We believe that books have the power to build empathy in children, introducing them to new perspectives and ideas. Through stories, children come to understand others’ hopes, dreams, joys, and sorrows. We’re committed to offering diverse stories and voices to our readers. Books of Excellence and Notable books are selected annually by a panel of Bright Horizons early childhood experts and represent some of the best new writing in children’s literature.
June 2023 Book of Excellence: Preschool/Kindergarten Prep
Big Truck Little Island, Written and Illustrated by Chris Van Dusen
On a tiny island, on a narrow road, a big truck rumbles along carrying a mysterious package – until, that is, it gets stuck. Five resourceful kids and a tow truck help solve the problem and the mystery of the package. Rhyming text and whimsical illustrations bring this true story to life.
- Repeat read. Kids love to hear a story more than once, especially one as engaging as “Big Truck Little Island.” These experiences help them master early literacy skills such as recognizing letters and words, rhymes and alliteration, and story sequence and character.
- Find solutions. After you read the story, discuss it briefly. How did the children find a solution? What would your child do? Did it remind you of any real-life challenges you’ve experienced?
- Point out the details. Chris Van Dusen is known for his detailed illustrations. Read slowly enough to notice the characters’ facial expressions, the setting, and the small, almost hidden details.
Extend the Learning
- Cover and uncover. Invite your child to cover or hide stuffed animals, toys, and household objects in boxes, envelopes, or towels. Young children love to play hide-and-seek, an experience that helps them explore object permanence.
- Explore fasteners. In the story, a tarp hiding a mysterious object is secured with “wraps, buckles, and straps.” Create a collection of fasteners in your house such as clothing or shoes with buttons, belts, shoelaces, straps, Velcro® , zippers, suspenders, or other fasteners. Help your child learn to use the fasteners, and challenge your child to invent a new type of fastener.
Notable Books: Preschool
This is the Planet Where I Live, Written by K.L. Going; Illustrated by Debra Frasier
The book’s brilliant illustrations and classic rhyming structure lead children through an exploration of Earth and the connections that bind us to it and to each other.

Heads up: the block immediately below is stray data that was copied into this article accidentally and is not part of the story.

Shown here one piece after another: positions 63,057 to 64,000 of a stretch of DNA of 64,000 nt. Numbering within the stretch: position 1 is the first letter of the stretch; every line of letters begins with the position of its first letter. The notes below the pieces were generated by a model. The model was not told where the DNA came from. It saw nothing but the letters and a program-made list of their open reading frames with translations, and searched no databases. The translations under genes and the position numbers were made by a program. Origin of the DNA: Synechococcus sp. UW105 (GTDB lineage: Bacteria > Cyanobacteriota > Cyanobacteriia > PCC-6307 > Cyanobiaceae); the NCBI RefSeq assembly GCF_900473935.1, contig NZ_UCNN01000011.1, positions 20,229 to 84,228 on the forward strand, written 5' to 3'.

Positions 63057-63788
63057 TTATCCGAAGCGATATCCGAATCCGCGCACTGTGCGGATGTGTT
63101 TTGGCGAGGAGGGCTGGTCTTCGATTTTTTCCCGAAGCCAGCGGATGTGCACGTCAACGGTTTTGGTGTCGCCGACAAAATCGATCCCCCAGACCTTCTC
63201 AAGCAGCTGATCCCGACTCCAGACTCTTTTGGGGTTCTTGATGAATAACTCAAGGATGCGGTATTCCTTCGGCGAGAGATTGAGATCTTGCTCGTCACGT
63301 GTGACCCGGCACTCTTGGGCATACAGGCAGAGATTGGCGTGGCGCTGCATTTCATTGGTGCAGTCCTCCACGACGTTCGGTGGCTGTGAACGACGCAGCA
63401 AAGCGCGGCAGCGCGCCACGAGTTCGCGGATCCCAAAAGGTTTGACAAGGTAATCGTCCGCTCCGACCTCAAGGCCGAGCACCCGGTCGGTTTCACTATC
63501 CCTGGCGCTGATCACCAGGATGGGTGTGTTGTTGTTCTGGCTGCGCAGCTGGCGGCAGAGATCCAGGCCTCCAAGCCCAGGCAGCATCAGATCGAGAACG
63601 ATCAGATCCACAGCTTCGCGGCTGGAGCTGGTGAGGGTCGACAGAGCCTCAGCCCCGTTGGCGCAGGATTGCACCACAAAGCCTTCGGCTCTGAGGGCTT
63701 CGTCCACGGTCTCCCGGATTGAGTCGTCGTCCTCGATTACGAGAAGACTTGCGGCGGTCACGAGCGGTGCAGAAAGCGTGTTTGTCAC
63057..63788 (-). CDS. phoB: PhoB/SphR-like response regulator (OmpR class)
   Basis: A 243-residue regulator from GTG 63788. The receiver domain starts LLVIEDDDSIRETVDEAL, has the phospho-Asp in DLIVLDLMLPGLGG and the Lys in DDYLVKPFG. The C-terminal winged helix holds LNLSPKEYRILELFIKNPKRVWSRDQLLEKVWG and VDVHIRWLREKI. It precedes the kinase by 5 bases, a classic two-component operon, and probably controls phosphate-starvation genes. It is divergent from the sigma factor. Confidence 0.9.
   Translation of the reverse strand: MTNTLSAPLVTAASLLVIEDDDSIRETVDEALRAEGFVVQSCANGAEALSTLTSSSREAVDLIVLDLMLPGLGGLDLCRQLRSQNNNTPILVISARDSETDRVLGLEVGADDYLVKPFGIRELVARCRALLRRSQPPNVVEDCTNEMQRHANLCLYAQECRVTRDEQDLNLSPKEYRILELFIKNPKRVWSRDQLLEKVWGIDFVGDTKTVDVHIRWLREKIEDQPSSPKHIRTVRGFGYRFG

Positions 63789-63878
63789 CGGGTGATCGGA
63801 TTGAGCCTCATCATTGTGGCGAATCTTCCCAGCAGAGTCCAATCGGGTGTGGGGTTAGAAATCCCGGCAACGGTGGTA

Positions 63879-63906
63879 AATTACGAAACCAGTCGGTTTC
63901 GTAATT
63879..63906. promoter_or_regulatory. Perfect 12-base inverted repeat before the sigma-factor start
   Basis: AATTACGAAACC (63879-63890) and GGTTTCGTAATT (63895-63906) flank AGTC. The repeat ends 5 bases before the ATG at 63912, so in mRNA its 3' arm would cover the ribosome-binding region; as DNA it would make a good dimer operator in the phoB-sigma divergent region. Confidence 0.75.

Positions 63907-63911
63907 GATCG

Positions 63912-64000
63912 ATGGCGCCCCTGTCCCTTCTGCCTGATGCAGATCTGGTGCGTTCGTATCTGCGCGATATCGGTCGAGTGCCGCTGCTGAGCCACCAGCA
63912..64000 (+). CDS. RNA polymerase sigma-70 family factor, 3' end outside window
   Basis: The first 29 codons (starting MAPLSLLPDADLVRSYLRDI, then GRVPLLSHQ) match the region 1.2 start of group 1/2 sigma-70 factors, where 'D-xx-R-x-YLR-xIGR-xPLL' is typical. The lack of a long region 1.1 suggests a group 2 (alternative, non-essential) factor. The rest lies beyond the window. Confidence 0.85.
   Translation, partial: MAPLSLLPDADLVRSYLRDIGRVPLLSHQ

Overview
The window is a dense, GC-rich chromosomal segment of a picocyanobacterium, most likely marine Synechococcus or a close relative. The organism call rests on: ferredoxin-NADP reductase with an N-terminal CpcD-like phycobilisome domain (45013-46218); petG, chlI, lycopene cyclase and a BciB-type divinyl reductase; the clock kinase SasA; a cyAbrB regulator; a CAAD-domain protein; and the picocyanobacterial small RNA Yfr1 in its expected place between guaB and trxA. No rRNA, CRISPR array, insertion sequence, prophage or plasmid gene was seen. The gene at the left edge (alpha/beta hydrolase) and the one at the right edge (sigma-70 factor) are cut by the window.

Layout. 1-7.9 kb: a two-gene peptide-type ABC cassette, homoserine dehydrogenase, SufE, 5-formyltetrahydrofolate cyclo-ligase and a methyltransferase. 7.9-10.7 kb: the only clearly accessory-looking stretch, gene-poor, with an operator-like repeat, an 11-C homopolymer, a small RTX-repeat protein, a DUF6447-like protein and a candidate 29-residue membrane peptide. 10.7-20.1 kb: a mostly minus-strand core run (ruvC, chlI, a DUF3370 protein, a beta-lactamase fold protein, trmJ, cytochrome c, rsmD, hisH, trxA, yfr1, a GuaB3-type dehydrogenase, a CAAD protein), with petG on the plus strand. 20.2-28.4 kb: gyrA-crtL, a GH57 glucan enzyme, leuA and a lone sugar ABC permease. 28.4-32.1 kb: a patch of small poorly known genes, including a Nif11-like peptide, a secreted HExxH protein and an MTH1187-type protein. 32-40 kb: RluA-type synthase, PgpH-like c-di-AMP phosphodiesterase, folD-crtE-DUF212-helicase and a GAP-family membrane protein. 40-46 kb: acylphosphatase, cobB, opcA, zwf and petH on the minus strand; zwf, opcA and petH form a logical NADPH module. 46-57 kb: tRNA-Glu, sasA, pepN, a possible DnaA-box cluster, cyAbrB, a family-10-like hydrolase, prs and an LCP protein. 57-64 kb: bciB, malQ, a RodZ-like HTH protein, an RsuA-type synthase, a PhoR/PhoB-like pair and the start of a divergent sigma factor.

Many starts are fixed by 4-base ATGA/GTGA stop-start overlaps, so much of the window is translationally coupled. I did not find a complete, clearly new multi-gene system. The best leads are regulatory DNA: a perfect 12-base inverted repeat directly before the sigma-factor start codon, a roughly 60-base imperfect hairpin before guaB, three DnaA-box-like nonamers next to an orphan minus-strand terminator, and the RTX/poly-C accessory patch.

- Introduce other rhymes. “This is the Planet Where I Live” has a classic rhyming structure similar to “There Was an Old Lady Who Swallowed a Fly.” Learn a few nursery rhymes or fingerplays with your child to boost early literacy concepts like phonological awareness.
- Examine the illustrations. Point out the multimedia illustrations that combine silhouettes, collage, paint, and photographs. What details do you notice?
Extend the Learning
- Make connections. Think about your connections, starting with your home, family, and pets, and expanding to include your street, neighborhood, and community. Make a spiral map (similar to the book’s illustrations) to include favorite locations such as friends’ and family members’ homes, restaurants, schools, or grocery stores. Place your home at the center of the map to help your child understand the connections you enjoy.
- Observe local nature. Take a clipboard or notebook and go on a nature walk. Make note of the insects, birds, and animals you see. Visit arboretums, wildlife preserves, farms, or botanical gardens to learn more about your area’s animals and plants.
Notable Books: School-Age (K-2)
Lion Lights, Written by Richard Turere with Shelly Pollock; Illustrated by Sonia Possentini
The true story of how a nine-year-old boy used ingenuity and curiosity to save his family’s cattle while preserving lions’ safety on the plains of Kenya.
- Stop to discuss. Point out the complex paradoxes Richard faced, e.g., Richard’s family relied on the cattle for meat, milk, and hides, yet the lions were hungry too. If the people destroyed the lions, tourists would stop coming to the region. If the lions killed all the cattle, the people would not have food. There was no simple solution. Has your child or your family ever experienced a difficult dilemma? What would your child do?
- Explore the back material. Learn about the Maasai people by reading the material at the end of the book. Use the resource page to discover more. These experiences build children’s curiosity, persistence in learning, and research skills.
Extend the Learning
- Dive into engineering. Invite your child to take apart an old alarm clock, typewriter, or simple hand appliance (no computers, televisions, or other electronics which may contain dangerous chemicals). Or use simple tools and wood, PVC pipe, or other materials to create something. Encourage your child’s creativity through open-ended play and exploration.
- Build a fence. Challenge your child to create a fence with straws, sticks, blocks, LEGOS® , or other materials. Add stuffed animals or toy figurines.
- Explore light. Offer a flashlight and invite your child to use it in a variety of ways. Make shadow puppets on a wall or create a code and send messages to each other.